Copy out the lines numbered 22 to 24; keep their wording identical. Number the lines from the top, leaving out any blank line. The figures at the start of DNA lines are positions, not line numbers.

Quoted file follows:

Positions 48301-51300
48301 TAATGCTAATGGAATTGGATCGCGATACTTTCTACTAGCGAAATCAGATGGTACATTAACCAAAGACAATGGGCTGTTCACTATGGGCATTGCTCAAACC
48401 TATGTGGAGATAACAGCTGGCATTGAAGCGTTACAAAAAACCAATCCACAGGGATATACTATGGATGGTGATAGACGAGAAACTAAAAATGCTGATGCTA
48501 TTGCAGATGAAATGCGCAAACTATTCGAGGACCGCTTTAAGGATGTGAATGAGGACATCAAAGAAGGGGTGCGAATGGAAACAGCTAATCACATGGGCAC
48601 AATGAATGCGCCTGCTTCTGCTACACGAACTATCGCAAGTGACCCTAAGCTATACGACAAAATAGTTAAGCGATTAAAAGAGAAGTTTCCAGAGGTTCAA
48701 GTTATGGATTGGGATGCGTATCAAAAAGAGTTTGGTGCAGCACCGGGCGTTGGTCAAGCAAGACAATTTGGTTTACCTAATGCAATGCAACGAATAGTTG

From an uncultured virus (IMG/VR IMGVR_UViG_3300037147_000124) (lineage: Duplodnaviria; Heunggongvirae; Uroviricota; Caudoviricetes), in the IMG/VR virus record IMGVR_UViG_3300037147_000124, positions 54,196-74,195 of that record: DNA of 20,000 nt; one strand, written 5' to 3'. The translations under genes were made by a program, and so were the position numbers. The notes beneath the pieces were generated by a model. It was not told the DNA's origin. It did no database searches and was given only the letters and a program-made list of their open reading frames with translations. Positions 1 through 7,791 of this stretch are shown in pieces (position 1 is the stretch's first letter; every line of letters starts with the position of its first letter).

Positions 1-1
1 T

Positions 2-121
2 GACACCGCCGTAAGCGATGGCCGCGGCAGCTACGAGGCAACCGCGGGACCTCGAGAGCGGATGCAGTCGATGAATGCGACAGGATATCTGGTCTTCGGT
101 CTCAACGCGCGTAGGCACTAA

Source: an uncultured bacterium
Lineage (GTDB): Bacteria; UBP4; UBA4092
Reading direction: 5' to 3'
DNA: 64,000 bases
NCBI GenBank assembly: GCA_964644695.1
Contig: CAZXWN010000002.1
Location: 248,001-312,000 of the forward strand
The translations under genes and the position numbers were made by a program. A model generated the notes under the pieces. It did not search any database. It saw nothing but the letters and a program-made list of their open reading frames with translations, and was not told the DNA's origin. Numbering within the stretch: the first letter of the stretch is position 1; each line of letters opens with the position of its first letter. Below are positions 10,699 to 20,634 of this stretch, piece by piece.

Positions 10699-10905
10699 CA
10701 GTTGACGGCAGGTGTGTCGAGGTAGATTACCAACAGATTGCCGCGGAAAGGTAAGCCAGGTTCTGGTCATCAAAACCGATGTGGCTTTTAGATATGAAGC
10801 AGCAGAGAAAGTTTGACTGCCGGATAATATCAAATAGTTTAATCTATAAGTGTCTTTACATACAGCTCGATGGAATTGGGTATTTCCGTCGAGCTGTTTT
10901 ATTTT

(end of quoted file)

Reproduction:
10699 CA
10701 GTTGACGGCAGGTGTGTCGAGGTAGATTACCAACAGATTGCCGCGGAAAGGTAAGCCAGGTTCTGGTCATCAAAACCGATGTGGCTTTTAGATATGAAGC
10801 AGCAGAGAAAGTTTGACTGCCGGATAATATCAAATAGTTTAATCTATAAGTGTCTTTACATACAGCTCGATGGAATTGGGTATTTCCGTCGAGCTGTTTT